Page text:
Interest in the CDC2-like (CLK) splice factor kinases has grown steadily as they are increasingly implicated in a wide range of developmental and pathological processes including prostate cancer. Our previous work on the splice factor kinase SRPK1 in the prostate cancer context demonstrated that its inhibition may set the scene for novel treatments41. We found that the inhibition of SRPK1 exhibits a potent anti-angiogenic effect by reducing the expression of the pro-angiogenic splice isoform of VEGF-A, whose expression is increased by SRSF1, an oncogenic splice factor42 and SRPK1 and CLK1 substrate. We therefore decided to investigate the potential of targeting CLKs in prostate cancer cells. We selected the benzothiazole TG003, a readily available and well-established CLK1 and CLK4 inhibitor31. We applied it to two well-studied prostate cancer cell lines, PC3 and DU145; and for comparison, normal prostate epithelium (the PNT2 cell line).
We found that TG003 convincingly reduced cell proliferation. Consistent with a previous report that CLK splice factor kinase inhibition can induce apoptosis39, we observed a clear increase in apoptosis by TG003 in all three cell lines. We then examined the effect of TG003 on cell biology. TG003 strongly suppressed their growth following bi-weekly injections of TG003 (that result in an approximate concentration of 50 µM in the mouse). We observed an increase in E-cadherin and a decrease in vimentin expression consistent with a reversal of EMT. Having observed the effect of TG003 on prostate cancer cells in vitro, we performed a xenograft experiment. The PC3 xenografts grew rapidly; however, TG003 strongly suppressed their growth following bi-weekly injections of 50 µM TG003. The mice did not appear adversely affected by multiple TG003 treatments.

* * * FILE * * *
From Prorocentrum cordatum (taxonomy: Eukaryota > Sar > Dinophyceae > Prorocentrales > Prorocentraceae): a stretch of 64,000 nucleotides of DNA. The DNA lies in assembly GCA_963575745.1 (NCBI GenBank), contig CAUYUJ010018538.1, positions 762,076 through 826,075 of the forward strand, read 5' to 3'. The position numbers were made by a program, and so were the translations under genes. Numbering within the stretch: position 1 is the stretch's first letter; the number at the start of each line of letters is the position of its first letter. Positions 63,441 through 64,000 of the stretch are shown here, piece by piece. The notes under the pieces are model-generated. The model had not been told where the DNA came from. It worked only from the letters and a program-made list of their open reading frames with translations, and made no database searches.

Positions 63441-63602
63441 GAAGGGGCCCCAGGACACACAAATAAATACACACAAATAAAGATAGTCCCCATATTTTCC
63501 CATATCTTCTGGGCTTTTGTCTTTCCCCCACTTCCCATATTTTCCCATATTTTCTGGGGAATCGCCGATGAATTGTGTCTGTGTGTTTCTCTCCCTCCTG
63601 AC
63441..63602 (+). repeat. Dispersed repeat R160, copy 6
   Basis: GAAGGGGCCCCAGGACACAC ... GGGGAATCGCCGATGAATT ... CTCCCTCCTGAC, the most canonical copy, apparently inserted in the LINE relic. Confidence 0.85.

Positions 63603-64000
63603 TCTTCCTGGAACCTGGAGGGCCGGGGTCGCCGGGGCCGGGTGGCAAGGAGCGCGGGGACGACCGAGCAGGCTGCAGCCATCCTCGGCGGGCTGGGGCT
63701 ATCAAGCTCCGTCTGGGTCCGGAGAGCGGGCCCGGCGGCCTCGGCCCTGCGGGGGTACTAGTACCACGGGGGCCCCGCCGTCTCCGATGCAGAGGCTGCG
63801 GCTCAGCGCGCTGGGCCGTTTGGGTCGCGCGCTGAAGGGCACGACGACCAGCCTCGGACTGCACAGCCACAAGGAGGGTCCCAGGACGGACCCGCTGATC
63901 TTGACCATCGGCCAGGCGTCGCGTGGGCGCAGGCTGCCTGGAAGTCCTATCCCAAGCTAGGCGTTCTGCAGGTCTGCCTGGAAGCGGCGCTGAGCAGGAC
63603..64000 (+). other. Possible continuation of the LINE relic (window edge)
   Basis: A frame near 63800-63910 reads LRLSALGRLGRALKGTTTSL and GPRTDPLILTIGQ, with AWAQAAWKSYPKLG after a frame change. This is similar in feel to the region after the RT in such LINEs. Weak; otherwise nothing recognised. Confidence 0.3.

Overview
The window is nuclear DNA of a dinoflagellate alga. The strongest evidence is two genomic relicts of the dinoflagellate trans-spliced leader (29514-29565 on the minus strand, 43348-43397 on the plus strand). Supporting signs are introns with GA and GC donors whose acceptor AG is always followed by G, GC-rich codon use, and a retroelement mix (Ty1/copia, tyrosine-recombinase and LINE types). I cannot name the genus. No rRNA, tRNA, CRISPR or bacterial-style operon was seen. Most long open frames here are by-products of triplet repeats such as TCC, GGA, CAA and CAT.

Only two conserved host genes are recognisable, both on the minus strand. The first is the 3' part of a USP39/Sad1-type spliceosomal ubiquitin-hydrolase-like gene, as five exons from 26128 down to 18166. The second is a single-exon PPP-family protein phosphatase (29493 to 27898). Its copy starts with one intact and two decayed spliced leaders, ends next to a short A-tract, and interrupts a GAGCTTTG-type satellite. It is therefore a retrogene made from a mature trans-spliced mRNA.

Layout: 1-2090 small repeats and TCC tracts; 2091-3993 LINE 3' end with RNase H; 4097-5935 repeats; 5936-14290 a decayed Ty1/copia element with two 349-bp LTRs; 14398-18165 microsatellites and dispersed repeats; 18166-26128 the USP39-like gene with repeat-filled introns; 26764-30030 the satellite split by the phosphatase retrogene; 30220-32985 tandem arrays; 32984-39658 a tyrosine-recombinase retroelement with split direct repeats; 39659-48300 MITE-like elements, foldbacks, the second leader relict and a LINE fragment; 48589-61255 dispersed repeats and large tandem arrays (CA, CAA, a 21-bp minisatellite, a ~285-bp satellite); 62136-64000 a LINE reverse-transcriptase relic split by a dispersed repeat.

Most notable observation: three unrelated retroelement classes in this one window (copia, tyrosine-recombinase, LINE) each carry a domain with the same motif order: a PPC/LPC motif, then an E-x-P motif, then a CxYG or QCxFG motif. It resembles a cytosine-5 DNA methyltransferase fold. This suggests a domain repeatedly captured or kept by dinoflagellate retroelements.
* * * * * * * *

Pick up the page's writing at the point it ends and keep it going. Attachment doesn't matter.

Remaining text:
Given these findings we performed an RNASeq analysis to understand the pathways through which TG003 might be exerting its potent effect on prostate cancer cell growth. We exploited a dataset obtained from a previous RNASeq analysis of TG003-treated HeLa cells32 and identified 332 exon-skipping and 286 exon-inclusion events. We focused on a set of genes previously reported to be associated with oncogenic or malignant processes. CENPE plays a major role in chromosome segregation in M-phase, and TG003 promotes inclusion of exon 38, resulting in reduced protein expression33. RT-PCR confirmed this splicing change in treated HeLa and PC3 cells. ESCO2 is a cohesion regulator that contributes to cancer cell proliferation43. We confirmed induced skipping of exon 9 that results in in-frame deletion of 49 amino acids at the carboxy-terminal. CKAP2 is involved in ovarian cancer tumorigenesis through FAK-ERK pathway and a potential prognostic marker of HER2-negative luminal type breast cancer44. TG003 treatment induced skipping of exon 3 introducing a premature termination codon. MELK (maternal embryonic leucine zipper kinase) is an oncogene that is upregulated in high-grade prostate cancer45. TG003 induced exon 13 skipping removing 41 critical amino acids. ASPH is reported as a malignant factor in hepatocellular carcinoma, glioma, and pancreatic cancer46,47,48, and its targeting reduces proliferation and invasion of prostate cancer cells through Notch signalling modulation49. RT-PCR confirmed that TG003 induced skipping of exon 6 and 8, resulting in in-frame deletion of 44 and 20 amino acids, respectively, within the ASPH amino-terminal region. The sialomucin CD164 promotes Akt/mTOR signaling and known as a malignant factor in various cancers50. TG003 promoted skipping of exon 5 to induce in-frame deletion of 20 amino acids. Collectively, our results demonstrate that TG003 treatment induces deletion or truncation of oncogenic and malignancy-associated gene products by impairing their alternative splicing regulation.
There is currently a significant worldwide effort to develop specific, highly and pharmacologically effective inhibitors of oncogenic splice factor kinases including the CLKs51,52,53,54. In summary, we show that the benzothiazole CLK inhibitor TG003 potently inhibits prostate cancer cell growth in vitro and in vivo. TG003 reduces cell proliferation, increases apoptosis, reverses EMT marker expression and reduces cell invasion. Further research is now needed to develop clinically viable CLK inhibitors.